The alliance for campaign finance monitoring (ACFIM) is considering dragging government to court seeking for legal redress on the consistent failure by the finance ministry and the electoral commission to allocate equal money to political parties as per the political parties and organizations Act section 14(b).
Addressing the media this morning in Kampala, the executive director ACFIM Henry Muguzi and the board treasurer Fred Musisi still demand that the finance ministry without delay appropriates funds and finance to all registered political parties on an equal basis in respect of the election 2021 adding that short of this, the ministry risks being held in contempt of section 14(b) of the political parties and organizations Act.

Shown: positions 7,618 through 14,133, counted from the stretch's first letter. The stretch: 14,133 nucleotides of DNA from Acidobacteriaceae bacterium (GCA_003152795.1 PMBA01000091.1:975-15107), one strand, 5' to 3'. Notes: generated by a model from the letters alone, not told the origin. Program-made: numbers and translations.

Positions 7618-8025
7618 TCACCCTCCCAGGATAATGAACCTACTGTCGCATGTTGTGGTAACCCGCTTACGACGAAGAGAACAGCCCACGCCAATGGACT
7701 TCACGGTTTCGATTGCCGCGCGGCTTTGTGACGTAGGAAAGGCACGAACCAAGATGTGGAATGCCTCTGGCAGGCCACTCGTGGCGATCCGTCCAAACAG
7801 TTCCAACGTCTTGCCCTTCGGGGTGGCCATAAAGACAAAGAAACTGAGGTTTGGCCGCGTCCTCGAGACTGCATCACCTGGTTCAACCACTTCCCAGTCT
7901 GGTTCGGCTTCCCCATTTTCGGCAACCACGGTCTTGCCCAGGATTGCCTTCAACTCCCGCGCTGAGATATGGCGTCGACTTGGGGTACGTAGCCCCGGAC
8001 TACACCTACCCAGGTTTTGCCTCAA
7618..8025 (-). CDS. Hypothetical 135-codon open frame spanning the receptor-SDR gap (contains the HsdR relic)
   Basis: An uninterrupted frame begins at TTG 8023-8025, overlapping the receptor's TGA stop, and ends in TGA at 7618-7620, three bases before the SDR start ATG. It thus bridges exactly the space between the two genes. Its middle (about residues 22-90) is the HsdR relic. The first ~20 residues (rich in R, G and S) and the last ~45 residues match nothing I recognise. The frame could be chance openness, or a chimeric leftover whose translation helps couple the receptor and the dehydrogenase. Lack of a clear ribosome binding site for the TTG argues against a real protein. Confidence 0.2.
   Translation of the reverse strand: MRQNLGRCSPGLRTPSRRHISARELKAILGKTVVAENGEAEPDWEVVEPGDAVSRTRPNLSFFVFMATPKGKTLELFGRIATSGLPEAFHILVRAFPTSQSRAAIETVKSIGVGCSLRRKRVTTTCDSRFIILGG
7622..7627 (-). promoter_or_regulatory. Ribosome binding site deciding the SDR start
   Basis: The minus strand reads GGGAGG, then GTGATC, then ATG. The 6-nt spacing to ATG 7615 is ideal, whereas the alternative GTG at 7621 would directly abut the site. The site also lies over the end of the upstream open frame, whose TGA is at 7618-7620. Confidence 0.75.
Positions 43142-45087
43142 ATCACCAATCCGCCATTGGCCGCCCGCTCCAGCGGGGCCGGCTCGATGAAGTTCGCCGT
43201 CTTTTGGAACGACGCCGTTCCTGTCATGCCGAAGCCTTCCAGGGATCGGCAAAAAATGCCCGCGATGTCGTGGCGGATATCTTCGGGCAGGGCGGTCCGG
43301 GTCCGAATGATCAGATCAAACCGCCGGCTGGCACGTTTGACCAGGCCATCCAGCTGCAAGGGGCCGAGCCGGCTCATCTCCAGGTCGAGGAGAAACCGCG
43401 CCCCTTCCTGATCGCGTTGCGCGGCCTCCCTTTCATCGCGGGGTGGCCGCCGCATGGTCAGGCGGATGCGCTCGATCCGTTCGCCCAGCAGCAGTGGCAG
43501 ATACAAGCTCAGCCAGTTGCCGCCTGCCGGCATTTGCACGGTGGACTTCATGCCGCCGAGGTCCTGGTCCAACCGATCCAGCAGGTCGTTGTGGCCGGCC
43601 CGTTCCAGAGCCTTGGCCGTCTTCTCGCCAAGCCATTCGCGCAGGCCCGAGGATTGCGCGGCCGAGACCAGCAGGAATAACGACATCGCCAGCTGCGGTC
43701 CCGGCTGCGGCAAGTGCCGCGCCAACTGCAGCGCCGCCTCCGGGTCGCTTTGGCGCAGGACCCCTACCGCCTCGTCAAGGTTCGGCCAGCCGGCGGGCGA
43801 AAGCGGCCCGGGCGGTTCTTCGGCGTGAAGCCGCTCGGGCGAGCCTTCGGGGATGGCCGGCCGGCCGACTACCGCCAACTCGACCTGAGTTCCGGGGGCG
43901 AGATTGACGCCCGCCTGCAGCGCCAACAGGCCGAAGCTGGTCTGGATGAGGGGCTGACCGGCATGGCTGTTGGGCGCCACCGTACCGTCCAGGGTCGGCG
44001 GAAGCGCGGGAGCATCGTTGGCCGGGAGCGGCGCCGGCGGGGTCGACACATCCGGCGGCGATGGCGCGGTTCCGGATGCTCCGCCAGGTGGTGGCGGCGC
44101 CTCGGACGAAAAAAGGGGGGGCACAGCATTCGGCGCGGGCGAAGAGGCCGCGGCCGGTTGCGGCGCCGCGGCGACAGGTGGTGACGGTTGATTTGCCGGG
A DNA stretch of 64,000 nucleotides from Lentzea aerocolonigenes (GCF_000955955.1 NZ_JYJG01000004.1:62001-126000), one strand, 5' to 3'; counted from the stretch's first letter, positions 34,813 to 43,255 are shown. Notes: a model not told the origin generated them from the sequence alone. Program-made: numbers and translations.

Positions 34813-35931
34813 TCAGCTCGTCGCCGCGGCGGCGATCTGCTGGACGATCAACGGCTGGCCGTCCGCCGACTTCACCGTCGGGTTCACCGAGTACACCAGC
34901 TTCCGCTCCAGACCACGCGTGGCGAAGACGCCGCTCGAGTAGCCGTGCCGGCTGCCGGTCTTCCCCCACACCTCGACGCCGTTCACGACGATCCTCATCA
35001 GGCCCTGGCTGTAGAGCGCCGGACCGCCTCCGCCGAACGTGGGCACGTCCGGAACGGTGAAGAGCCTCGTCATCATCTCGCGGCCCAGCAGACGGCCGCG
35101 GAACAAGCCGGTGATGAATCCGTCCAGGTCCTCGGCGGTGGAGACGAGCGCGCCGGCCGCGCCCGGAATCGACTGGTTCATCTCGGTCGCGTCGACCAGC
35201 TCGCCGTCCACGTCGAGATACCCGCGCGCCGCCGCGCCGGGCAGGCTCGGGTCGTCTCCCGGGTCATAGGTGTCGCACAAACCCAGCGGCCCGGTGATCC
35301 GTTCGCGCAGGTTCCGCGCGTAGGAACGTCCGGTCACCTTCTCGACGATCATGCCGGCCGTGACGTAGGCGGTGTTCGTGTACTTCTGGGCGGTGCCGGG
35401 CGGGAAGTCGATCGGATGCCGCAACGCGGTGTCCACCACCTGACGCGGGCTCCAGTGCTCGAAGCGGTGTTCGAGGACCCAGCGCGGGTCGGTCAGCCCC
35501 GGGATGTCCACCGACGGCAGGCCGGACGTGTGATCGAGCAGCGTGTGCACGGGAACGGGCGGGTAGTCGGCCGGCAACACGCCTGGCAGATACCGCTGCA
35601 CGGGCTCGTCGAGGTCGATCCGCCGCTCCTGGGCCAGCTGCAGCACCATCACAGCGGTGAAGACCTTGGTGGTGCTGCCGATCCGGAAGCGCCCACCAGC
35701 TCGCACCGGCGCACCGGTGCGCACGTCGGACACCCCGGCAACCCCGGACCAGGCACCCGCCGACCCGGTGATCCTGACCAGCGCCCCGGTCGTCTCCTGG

They also maintain that, by not financing political parties in respect of elections, the ministry is denying them participating fairly in the coming general elections. Which sometimes forces political parties to resort to external funding which sometimes might be a security threat to the nation.
ACFIM also questions the yardstick used by the finance ministry to allocate UGX.15 billion to political parties on the basis of numerical strength in parliament under section 14(c) and not 14(b) remains unclear.
ACFIM officials also urge political parties to consider setting up avenues to constantly finance their activities than relying on state funds which don’t come as required.
Since April 9th 2010 when the amendment of political parties and organizations Act to provide for the use of government or other public resources for political party and organization activities came into force, government has consistently ignored section 14(b) of the amendment which provides that, “ in respect of elections, government shall finance political organizations and parties on equal basis.”